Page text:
The One Ingredient
One reason that facial skin shrivels as we age is that our natural hormone production decreases. As women enter menopause, their internal estrogen production sharply declines. The resulting estrogen deficit intensifies the effects of natural and environmentally related skin aging. In the face, this is manifested with progressive sagging tissues and a reduction in elasticity
Estrogens exert significant effects on skin physiology by modulating the effects of key epidermal and dermal cells. In fact, the skin is an important estrogen-responsive endocrine tissue. Without the growth-promoting effects of estrogen, the skin literally withers away. The very thin skin observed in the elderly can be directly correlated to a lack of estrogen needed to generate collagen and maintain skin thickness.
According to the findings of a scientific study published in 2006, estrogens prevent skin aging by increasing glycosaminoglycans, such as Hyaluronic Acid, to maintain fluid balance and structural integrity. Estrogen also increases collagen production in the skin, where it maintains epidermal thickness and allows the skin to remain plump, hydrated, and wrinkle-free.
A large number of published scientific studies confirm that estrogen exerts potent anti-aging effects on the skin.
Topical estrogen application has been shown to be safe and effective in preventing skin aging. In a study published in February 2007, a group of women who were already taking oral estrogen drugs were given a topical 0.01% estradiol cream. After only four months, both dermal and epidermal thickness were enhanced, as well as dermal collagen levels. This study revealed that topical estrogen application provided rapid and definitive anti-aging effects even in women who had high systemic estrogen blood levels. It seems as though microcirculation vastly decreases as we age, further decreasing the delivery of hormones to the skin, therefore, justifying the use of topical estrogens even while on other hormone replacement modalities.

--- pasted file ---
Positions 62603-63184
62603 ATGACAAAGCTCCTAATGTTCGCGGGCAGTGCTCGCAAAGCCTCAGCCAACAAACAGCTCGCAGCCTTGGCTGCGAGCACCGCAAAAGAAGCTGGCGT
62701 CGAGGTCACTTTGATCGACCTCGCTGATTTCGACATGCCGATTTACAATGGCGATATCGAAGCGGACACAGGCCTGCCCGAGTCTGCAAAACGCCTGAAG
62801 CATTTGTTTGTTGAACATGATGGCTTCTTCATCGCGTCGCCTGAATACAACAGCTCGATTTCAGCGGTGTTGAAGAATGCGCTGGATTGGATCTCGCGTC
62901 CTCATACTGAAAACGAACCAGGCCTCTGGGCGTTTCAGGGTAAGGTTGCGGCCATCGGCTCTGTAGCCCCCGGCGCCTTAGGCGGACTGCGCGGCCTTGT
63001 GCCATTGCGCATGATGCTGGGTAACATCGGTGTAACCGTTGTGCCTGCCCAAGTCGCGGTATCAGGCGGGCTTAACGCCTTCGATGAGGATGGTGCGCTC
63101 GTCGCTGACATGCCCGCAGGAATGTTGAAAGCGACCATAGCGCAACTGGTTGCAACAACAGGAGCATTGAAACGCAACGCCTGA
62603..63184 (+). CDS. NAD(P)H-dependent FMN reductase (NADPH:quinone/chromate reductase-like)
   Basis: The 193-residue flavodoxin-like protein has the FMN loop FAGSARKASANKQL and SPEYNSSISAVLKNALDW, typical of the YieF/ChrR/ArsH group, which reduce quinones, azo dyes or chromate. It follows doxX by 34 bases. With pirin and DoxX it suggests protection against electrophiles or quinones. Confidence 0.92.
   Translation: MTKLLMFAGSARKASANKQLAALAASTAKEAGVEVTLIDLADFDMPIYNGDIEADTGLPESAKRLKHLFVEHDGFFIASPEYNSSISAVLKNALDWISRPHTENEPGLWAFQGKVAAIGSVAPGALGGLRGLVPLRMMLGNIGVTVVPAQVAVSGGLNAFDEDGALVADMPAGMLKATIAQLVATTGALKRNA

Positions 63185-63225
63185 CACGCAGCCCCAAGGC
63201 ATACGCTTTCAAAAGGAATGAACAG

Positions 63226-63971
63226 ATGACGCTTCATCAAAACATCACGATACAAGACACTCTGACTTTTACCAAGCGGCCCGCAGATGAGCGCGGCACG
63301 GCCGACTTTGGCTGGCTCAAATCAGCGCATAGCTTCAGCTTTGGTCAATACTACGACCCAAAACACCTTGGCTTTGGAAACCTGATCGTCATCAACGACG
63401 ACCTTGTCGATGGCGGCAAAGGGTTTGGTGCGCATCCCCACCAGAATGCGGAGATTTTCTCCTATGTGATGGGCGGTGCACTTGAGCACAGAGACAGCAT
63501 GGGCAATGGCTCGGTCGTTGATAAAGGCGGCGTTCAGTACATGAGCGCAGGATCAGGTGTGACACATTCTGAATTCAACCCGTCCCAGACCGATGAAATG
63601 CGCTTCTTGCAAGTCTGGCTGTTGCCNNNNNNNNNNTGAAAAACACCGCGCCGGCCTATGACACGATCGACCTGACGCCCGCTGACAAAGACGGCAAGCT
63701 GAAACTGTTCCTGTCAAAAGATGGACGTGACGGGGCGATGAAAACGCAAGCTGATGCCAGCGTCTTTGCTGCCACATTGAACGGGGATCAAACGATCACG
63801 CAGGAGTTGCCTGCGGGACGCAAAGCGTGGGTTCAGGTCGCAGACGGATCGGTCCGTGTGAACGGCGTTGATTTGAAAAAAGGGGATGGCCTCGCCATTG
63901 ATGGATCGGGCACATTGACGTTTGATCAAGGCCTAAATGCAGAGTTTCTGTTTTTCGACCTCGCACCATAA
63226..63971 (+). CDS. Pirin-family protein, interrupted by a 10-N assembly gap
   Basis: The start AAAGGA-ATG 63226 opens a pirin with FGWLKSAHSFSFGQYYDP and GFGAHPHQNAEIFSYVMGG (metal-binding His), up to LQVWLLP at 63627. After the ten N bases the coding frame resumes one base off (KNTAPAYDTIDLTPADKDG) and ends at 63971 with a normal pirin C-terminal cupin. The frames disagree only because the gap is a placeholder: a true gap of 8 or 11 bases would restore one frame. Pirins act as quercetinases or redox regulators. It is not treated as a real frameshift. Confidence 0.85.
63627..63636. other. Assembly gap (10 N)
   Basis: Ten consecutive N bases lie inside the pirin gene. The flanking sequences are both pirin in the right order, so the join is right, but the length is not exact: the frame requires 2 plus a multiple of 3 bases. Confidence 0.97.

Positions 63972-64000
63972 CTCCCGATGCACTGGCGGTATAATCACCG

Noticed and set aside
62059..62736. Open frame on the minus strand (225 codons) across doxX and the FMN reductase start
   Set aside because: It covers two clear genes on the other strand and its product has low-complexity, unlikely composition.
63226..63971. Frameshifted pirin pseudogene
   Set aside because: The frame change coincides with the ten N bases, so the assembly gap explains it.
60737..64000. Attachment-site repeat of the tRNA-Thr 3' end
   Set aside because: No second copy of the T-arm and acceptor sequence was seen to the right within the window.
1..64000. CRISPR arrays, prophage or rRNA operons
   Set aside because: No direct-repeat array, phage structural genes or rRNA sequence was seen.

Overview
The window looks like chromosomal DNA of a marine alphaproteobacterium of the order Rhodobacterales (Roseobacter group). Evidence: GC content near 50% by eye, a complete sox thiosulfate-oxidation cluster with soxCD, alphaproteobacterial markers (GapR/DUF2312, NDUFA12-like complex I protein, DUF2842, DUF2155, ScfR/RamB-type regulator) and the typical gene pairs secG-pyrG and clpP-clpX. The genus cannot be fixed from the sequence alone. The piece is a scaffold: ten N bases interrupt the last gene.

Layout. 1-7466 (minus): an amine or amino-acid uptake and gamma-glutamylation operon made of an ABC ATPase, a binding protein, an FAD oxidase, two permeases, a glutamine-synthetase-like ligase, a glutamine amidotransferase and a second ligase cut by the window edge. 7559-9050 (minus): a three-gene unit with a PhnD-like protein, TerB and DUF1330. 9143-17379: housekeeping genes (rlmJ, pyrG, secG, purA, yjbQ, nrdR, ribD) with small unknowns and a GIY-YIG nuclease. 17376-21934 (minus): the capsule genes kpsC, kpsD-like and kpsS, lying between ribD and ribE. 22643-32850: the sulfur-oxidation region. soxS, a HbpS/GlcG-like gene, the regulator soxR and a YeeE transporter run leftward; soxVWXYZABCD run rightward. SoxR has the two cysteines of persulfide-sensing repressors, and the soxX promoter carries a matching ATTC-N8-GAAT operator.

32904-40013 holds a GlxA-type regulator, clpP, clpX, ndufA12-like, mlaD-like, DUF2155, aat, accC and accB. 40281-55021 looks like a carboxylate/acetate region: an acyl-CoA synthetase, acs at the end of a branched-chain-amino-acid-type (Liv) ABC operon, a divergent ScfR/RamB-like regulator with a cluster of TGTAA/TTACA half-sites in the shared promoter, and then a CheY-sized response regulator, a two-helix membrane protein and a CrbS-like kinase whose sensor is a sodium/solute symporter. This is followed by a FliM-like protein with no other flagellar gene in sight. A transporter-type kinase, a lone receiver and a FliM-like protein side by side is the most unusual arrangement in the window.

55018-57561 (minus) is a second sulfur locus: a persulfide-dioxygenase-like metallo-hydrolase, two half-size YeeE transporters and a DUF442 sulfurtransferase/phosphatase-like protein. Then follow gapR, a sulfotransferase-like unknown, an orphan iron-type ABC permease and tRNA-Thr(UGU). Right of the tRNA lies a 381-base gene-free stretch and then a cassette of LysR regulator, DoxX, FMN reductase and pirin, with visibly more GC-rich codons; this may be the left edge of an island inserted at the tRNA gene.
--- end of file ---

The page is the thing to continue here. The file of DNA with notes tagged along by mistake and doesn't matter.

In another scientific study performed by Schmidt, the effects of 0.01% estradiol and 0.3% estriol compounds were compared in 59 preclimacteric women with skin aging symptoms. Monthly determinations of estradiol (E2), follicle-stimulating hormone (FSH), and prolactin (PRL) were done and the monthly clinical monitoring was supplemented by measurements of skin hydration by corneometry and profilometry. In 10 patients, skin biopsies were taken for immunohistochemical determination of collagen types I and III.
After treatment for 6 months, elasticity and firmness of the skin had markedly improved and the wrinkle depth and pore sizes had decreased by 61 to 100% in both groups. Furthermore, skin moisture had increased and the measurement of wrinkles using skin profilometry revealed significant, or even highly significant decreases of wrinkle depth in the estradiol and the estriol groups, respectively. On immunohistochemistry, significant increases of Type III collagen labeling were combined with increased numbers of collagen fibers at the end of the treatment period. As to hormone levels, only those of PRL had increased significantly and no systemic hormonal side effects were noted.
A number of studies have investigated the beneficial role that estrogens, especially estriol, play in maintaining skin firmness, elasticity, moisture content, and wound healing in postmenopausal women.
Estriol is a weak estrogen when systemically administered, but it can induce potent anti-aging effects as a topical treatment. A six-month study of peri- and postmenopausal women was conducted at the University of Vienna in Austria comparing the topical facial application of estriol and estradiol creams. The doctors found that skin symptoms of aging improved, and that those treated with estriol obtained superior results, with no systemic hormonal side effects noted.